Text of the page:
Are you aware that Kenya ranks third in the world in terms of marital violence after Columbia and the United States? This is because the Kenyan man feels threatened by the woman’s increasing independence and batters his spouse and children to make his presence felt.

But the Kenyan woman has shed the wife tag and is now a partner to the husband, and she’s not doing badly. She is not a competitor but a partner in progress. They are collaborating and saying “let’s do it like this” and the man is listening.

But women between 25 and 35 are finding it hard to find a good male partner because they have become more confident, more demanding. Few men are confident enough to take them on in the marriage stakes, so my fear is that we are going to have a lot of single families.

Moderator: What about the man? How does he react to this new woman? Is he just a bystander?

Eva: I think a woman is not naturally domesticated but once she gets married with all the responsibilities that come with it, she buckles up and does what is necessary.

In marriage we juggle, we multi-task but give credit to the men because they allow us to be who we are. I hear a lot of women say they hang out with girlfriends and visit them, something our mothers did not do a lot. What’s different now is that we take time for ourselves. When it comes to doing what we want, we have become more confident, and that probably is why we come across as arrogant.

Chris: The problem is there are two sorts of men in this society. Those who have a job and those who don’t. How many of you ladies would marry an unemployed man?

In a society where male unemployment is very high, men are going to behave differently, won’t they and an awful lot of women are not going to marry them, so when we come back to your comment a few moments ago that women cannot find partners, or they do not want to marry somebody who is unemployed.

Now you could argue that the biggest change we could make to marital values in this country is to boost male employment but that is not government policy.

Eva: Actually female unemployment is also very high. Most women don’t go looking for jobs, an awful lot of women follow their grandmothers’ example and stay at home. But you all want to marry an employed man, don’t you? For most women, it isn’t a case that they can’t find a good partner. When you’ve ruled out the unemployed, then you start examining what your goals in life are.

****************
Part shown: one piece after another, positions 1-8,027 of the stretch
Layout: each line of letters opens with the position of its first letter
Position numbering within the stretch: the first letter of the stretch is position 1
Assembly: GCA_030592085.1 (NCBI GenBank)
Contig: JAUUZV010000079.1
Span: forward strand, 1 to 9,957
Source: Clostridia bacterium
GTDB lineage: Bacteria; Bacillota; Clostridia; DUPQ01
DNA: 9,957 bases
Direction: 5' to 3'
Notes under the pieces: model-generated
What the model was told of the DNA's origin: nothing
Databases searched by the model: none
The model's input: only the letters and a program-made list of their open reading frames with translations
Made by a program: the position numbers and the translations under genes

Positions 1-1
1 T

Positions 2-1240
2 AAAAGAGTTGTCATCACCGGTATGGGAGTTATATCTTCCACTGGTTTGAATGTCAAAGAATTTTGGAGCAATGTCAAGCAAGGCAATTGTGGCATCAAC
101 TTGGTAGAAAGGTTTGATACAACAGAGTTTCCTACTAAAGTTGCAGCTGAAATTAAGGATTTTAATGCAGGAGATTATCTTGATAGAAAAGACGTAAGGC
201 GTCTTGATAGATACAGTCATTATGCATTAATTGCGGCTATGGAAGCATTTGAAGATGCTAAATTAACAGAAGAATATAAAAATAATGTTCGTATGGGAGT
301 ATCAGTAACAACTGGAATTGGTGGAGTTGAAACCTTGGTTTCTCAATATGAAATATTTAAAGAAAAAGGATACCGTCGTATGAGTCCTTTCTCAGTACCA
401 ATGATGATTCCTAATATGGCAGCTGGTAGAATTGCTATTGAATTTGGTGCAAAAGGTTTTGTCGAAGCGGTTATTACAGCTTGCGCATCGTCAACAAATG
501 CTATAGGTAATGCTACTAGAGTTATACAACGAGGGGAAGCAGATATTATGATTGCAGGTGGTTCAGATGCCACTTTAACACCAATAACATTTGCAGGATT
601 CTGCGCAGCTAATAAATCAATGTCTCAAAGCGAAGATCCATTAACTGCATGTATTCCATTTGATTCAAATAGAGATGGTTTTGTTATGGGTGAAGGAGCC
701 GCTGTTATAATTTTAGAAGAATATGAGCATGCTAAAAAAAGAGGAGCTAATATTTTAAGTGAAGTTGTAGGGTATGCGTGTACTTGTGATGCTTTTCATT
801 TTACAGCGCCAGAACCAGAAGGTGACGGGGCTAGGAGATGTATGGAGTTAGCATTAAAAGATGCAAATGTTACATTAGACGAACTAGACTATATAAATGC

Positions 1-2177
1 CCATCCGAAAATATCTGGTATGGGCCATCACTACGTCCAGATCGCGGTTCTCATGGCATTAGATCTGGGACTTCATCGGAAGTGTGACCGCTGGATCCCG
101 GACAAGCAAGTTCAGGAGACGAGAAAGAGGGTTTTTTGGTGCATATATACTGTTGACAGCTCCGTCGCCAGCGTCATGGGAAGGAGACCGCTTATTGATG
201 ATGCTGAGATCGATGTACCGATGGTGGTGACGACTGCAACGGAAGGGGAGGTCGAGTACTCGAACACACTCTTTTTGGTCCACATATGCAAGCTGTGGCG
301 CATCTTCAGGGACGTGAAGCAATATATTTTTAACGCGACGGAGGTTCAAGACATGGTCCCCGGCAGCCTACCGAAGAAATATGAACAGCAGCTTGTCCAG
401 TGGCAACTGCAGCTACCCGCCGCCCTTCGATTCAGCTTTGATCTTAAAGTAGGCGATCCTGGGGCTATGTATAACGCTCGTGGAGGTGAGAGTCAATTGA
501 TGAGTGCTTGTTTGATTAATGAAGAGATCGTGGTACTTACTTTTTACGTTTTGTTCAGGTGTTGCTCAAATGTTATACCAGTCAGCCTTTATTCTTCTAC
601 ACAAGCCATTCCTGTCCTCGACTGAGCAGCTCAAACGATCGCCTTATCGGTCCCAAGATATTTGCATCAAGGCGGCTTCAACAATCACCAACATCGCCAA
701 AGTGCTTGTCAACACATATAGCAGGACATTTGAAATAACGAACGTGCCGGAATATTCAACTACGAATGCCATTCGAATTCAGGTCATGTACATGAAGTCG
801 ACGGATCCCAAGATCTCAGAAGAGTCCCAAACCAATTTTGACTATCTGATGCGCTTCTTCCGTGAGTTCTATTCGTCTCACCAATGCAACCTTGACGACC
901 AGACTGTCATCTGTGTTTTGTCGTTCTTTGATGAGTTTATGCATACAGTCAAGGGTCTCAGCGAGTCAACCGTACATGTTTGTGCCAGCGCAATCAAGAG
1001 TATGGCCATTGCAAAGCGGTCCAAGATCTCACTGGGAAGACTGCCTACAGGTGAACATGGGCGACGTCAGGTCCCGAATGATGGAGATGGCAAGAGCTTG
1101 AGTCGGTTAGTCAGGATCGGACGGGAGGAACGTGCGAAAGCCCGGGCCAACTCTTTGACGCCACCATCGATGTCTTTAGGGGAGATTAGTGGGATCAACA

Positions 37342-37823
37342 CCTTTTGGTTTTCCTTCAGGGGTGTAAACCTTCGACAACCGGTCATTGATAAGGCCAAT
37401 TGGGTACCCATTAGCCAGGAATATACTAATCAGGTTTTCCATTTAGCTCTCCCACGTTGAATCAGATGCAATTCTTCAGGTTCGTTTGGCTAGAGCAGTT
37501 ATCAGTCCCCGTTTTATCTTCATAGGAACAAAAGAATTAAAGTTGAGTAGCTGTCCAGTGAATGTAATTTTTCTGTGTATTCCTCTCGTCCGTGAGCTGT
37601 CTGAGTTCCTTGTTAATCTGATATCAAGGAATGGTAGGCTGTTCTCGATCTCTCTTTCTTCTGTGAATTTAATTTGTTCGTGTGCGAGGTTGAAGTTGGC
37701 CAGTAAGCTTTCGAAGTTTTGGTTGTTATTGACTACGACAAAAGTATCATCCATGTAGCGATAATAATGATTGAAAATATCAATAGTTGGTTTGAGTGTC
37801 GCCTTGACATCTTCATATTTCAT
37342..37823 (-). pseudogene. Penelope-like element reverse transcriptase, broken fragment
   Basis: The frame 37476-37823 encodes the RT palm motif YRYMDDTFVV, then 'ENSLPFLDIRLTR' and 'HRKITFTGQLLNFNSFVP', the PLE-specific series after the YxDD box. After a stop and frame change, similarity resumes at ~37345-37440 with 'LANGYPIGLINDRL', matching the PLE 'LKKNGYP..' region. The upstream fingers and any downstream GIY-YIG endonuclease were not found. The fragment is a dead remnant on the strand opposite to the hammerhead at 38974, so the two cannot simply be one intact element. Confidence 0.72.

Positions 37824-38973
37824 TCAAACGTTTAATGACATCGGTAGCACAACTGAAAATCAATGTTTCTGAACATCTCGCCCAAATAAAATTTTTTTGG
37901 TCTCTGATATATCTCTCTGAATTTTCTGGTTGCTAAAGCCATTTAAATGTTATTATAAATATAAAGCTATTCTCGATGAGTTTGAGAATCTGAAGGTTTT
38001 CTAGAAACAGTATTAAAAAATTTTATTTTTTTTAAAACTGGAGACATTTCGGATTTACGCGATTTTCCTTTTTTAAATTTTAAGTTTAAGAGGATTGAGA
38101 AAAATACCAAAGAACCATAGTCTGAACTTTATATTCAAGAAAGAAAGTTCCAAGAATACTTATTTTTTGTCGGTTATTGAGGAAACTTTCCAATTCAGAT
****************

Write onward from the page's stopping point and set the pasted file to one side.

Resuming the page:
Like if my goal in life is to have a good time, be independent and rise up the corporate hierarchy, then I better remain single and that is what is driving an awful lot of women to stay single until late in their lives. An awful lot of women are staying single for economic reasons, they want an income, they want the excitement of a career, they know they will only succeed in that if they are single.

Ken: Many men are also afraid of confronting their wives. But a time comes when they explode and that is why there is so much domestic violence because they think the only way to subjugate a woman is to fall back on the traditional solution, which is to beat her. But this only creates disharmony because the woman feels unappreciated. But I agree with Pinky that there are a lot of partnerships where men realise that instead of fighting, the couple can cooperate and achieve a lot.

Dr Njoki Fernandez: I will give an example of my own family because it illustrates completely what we are talking about.

I got married when I was very young, at 21, and in medical school. So for a long time, my husband was provider, care-giver and whatever and it was a role he enjoyed and did very well. But fortunately or unfortunately, you complete medical school, get employed and soon the money starts coming in and this girl starts showing signs of independence. The man freaked out. Soon there were all these fights about “now you think you have your own money you can do your own thing”.

I think I also took it a bit too far, telling him “don’t fuel my car, I can do it myself”. When I realised what was happening to us, I withdrew a bit and I allowed him to be the “one”. Now there is peace because I had taken over his role.

Angela Ambitho: How old was your husband?

Njoki: There’s a pretty well 19 year difference. But still, the point is that this is an experience from my marriage and it’s not something to debate…I realised that I was threatening to take over his role. If I go for a month without asking him for money, he panics because it is his job to provide. That’s a man’s job. I allow him to do his job, allow him to take me to the salon because he wants to do it.

Angela: You know why I asked the question? In our research, one of the things we found as the catalyst for divorce was that people are marrying their age mates.